Again with the Saudi Arabia Comparisons…

Ok, Saudi Arabia has less freedom than the US. Why do some people think that should form the basis of an argument about appropriate behavior in the US?

Following in the footsteps of Newt Gingrich and Andrew McCarthy, the editorial board of the Washington Examiner, have deployed the Saudis as some sort of measuring stick for behavior in the realm of liberty:

There are 100 mosques in New York City: Will 100 Christian churches ever be permitted in places like Riyadh and Kabul?

First, the answer is probably not, if not certainly not.

Second, what does that prove?

Why does anyone think that this constitutes an argument, let alone a good one?

Indeed, since that is the last line of the editorial it would appear that the editorialist thought that it was something of a self-evident slam dunk.

Forget for a minute one’s view on the broader questions about Park51 and tell me why the Saudi Arabia comparison is supposed to be some kind of evidence or support for, well, anything.

FILED UNDER: Islam, Quick Takes, Religion, US Politics, World Politics
Steven L. Taylor
About Steven L. Taylor
Steven L. Taylor is Professor of Political Science and Dean of the College of Arts and Sciences at Troy University. His main areas of expertise include parties, elections, and the institutional design of democracies. His most recent book is the co-authored A Different Democracy: American Government in a 31-Country Perspective. He earned his Ph.D. from the University of Texas and his BA from the University of California, Irvine. He has been blogging since 2003 (originally at the now defunct Poliblog). Follow Steven on Twitter

Comments

  1. Alex Knapp says:

    You’ll note they never ask whether you could build a Church in large Muslim countries like Indonesia, Turkey, or Kazakhstan because… YOU CAN.

  2. “Yeah, but … your <i>mother</i>!”  That’s about the strength of the “But the Saudis are <i>really</i> intolerant” argument.
    The real question is whether America is living up to <i>its own</i> ideals. If not, why not, and what are we going to do about it?  The Saudis are as irrelevant as the V’s for this analysis — maybe less so, because science fiction aliens are at least intended to be a literary device allowing for reflection on actual human behavior.

  3. Dave Schuler says:

    Note that Indonesians, Turks, and Kazakhs aren’t flying planes into our skyscrapers, either. Nor are they funding radical imams all over the world.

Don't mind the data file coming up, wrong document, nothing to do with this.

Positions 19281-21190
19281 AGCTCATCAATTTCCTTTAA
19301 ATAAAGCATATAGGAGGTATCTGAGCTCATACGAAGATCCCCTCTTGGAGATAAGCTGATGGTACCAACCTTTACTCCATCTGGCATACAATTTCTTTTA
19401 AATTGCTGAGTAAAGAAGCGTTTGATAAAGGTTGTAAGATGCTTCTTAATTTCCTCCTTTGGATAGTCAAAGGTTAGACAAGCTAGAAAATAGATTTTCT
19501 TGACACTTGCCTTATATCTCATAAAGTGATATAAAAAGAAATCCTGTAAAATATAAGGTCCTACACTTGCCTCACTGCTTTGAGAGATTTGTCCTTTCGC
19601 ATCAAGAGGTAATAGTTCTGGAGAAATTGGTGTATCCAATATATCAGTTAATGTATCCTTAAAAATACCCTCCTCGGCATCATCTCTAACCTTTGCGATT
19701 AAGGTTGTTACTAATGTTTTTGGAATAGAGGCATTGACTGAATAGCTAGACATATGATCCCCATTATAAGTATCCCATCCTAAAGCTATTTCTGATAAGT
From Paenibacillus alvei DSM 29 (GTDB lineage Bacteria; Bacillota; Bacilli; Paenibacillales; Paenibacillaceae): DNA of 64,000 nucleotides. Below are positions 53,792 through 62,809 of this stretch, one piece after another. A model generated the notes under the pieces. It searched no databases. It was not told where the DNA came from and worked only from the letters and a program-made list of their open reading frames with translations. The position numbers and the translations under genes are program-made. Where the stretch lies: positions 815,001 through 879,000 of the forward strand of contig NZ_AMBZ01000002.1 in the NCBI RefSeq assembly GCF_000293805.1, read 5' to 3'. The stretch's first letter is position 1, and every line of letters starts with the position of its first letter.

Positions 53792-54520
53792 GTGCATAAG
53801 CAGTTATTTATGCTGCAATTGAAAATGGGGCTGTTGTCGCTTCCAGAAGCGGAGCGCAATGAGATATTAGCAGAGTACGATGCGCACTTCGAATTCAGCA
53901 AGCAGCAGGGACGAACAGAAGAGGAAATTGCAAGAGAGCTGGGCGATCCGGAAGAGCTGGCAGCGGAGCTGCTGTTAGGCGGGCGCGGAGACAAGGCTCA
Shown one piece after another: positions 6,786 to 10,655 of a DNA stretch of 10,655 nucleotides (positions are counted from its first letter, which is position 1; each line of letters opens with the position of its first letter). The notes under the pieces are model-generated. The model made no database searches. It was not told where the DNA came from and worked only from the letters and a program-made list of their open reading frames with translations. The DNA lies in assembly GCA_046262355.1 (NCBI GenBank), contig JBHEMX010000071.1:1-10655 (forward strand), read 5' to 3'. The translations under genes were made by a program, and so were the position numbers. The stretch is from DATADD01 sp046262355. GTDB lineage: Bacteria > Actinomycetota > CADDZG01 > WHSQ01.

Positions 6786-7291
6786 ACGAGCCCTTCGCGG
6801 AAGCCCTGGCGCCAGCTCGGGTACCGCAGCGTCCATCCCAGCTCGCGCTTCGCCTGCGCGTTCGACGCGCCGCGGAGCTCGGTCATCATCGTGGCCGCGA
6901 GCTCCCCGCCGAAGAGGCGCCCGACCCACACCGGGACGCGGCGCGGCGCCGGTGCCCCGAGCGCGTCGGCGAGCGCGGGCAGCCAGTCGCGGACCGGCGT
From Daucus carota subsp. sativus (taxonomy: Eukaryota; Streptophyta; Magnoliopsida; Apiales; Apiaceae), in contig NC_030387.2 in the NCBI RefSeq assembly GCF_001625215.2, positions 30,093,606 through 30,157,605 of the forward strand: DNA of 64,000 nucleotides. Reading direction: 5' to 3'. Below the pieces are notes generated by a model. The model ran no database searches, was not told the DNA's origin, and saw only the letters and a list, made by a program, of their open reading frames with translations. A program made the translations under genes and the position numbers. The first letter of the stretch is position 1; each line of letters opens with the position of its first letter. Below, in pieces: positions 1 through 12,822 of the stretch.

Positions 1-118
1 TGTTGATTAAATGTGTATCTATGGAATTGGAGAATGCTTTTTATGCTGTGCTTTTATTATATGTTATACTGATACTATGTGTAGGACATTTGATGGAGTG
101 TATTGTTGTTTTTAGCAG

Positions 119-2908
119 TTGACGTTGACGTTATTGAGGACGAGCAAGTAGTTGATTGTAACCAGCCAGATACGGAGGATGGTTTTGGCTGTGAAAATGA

4. john personna says:

    Off and on, for the last couple thousand years, Christians and Muslims have lived together “church by mosque.”
     
    The other thing about WWSAD is that it buys into the radical framework, denying the history, and the possibility of tolerance.

  5. Steve Plunk says:

    Why does it matter?  It illustrates the intolerance of Islam while Muslims berate us for being intolerant.  It doesn’t so much make an argument but shoots down theirs.  It’s fair game if they want to lecture us in such a manner.

  6. Alex Knapp says:

    Steve – it might shoot down the arguments of, say, Saudi Muslims who work in government.  But I fail to see how it shoots down the arguments of, say, a third generation Muslim who lives in Manhattan.

  7. sam says:

    @Plunk

    ” It illustrates the intolerance of Islam the Saudis while Muslims berate us for being intolerant”

    Or did you just skip by the part about Indonesia, Turkey, and Kazakhstan?

  8. PD Shaw says:

    Ummm. . . did anybody read the editorial?

    The Saudis are not being deployed “as some sort of measuring stick for behavior in the realm of liberty.”  They are being deployed for the opposite reason, since the article criticizes barbaric practices in some Middle Eastern countries.  The editorial is an attack on the Imam’s charachter and sincerity for being one-sided in his criticisms.

    In short, the Saudis are being deployed as a measuring stick of the Imam’s charachter.

  9. But PD, I don’t ask you to condemn every abhorent practice everywhere before acknowledging your right to equal treatment. 

    What if I said that Jew in the United States are not allowed to condemn anti-semitism here unless they acknowledge every wrong act of Israel?

    How about if I insisted that before any Church can be built the pastor had to first publicly condemn the inquisition or something?

    People would consider me a lunatic.  The idea that a Muslim in the United State is suspect unless he repeatedly and continuously engages of ritual condemnation of intolerance in the Muslim world is just bizarre.

  10. anjin-san says:

    > Why does anyone think that this constitutes an argument, let alone a good one?
    Ummm, because it is what they see on Fox News or hear on right wing radio?
    These folks have been told what they think. I don’t think reason is going to have much impact on them. Doing your own thinking is hard work, so a lot of people outsource.